Alumna Vanessa Madrigal (’20) Works to Change Stigma Surrounding Mental Illness in the Hispanic Community

The psychology graduate is using her own Hispanic background to help pave the way for those in her community who are struggling

Oct. 15, 2020 By Sarah Dougher

As Biola University alumna Vanessa Madrigal (’20) sat in an interview for a behavioral therapist position with Autism Spectrum Therapies, she was informed of their great need for Spanish-speaking behavioral therapists. Madrigal was happy to fulfill that need.

 

Madrigal, who graduated from Biola with a degree in psychology, entered her position with excitement at the opportunity to work with Spanish-speaking families. She has found her Hispanic culture and upbringing as a helpful asset in working with clients.

 

“When I step into my client’s home there is a mutual understanding of each other that is hard to place into words, but it goes a long way in the quality of the service I can provide,” said Madrigal. “There are also some things that my clients’ parents do not need to explain, because I can relate to those experiences. All these things work to build trust and comfort between my clients, their families, and me.”

 

Madrigal reflected on her time studying psychology, noting that there are many cultural barriers in psychology. She said that there is a stigma surrounding psychology and mental health in Hispanic culture, recognizing that many in the Hispanic community see mental illness as a weakness, bringing shame upon someone experiencing symptoms of mental illness. 

 

“My own experience and mental health journey has driven me to first learn about mental illnesses more in depth and secondly, change the narrative surrounding mental illnesses in my own social circles,” said Madrigal.

 

In regards to confronting mental health and illness, Madrigal finds value in working through trauma and brokenness in order to heal. She notes that some of her classes made her look into her past wounds in order to better understand how to help others in their mental health journeys.

 

“Just like going to a doctor to get a cast on a broken leg so we can run again, healing these patterns of brokenness can allow us to engage better with our neighbors and love them better as well,” said Madrigal.

 

Madrigal credits Biola’s motto “Think biblically about everything” as a driving force in her life and work. She finds purpose in the plan God has for her life, hoping to use it to encourage clients when she becomes a Christian psychologist in the future, reminding them that they do not have to be consumed by things of the fallen world.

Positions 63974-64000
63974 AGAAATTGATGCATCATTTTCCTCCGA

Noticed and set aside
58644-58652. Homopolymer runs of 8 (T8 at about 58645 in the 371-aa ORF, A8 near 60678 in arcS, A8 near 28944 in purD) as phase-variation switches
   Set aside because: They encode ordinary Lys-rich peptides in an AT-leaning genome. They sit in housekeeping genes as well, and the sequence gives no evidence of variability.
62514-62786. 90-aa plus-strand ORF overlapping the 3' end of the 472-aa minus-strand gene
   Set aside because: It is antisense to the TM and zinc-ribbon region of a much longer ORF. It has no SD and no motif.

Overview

The time she spent at Biola allowed Madrigal to grow into her identity, although it was not an easy transition. Coming from a very diverse city, Madrigal felt alone in her culture, traditions and appearance upon entering Biola.

 

“I was used to being surrounded by many people who looked like me and other minority groups made up large percentages of the population of my schools growing up,” said Madrigal. “This shift in my environment gave me a space to recognize the ways that my culture was different and celebrate those differences. I was forced to confront the differences I once took for granted and was given the opportunity to see my culture as beautiful and special.”

 

Madrigal continued to grow in her acceptance and appreciation for her Hispanic culture. She became the first person in her family to earn a bachelor’s degree, something she and her family see as a huge accomplishment.

 

“Instead of feeling alone in my traditions and culture, I began to feel proud to share my experiences with my peers. It was at Biola that I gained an appreciation to be friends with people who were different than myself,” said Madrigal.

 

With her degree and deepened understanding and appreciation of her culture under her belt, Madrigal is hopeful to continue serving clients as a resource to help them walk through life to the best of their ability.

 

“I hope to provide a space of support and encouragement for my clients and their families — to build them up on the hard days, and to celebrate them on the good,” stated Madrigal.

 

Apply and learn more about Biola’s Psychology program and Rosemead School of Psychology.

 

Written by Sarah Dougher, media relations assistant. For more information, contact media.relations@biola.edu.

 
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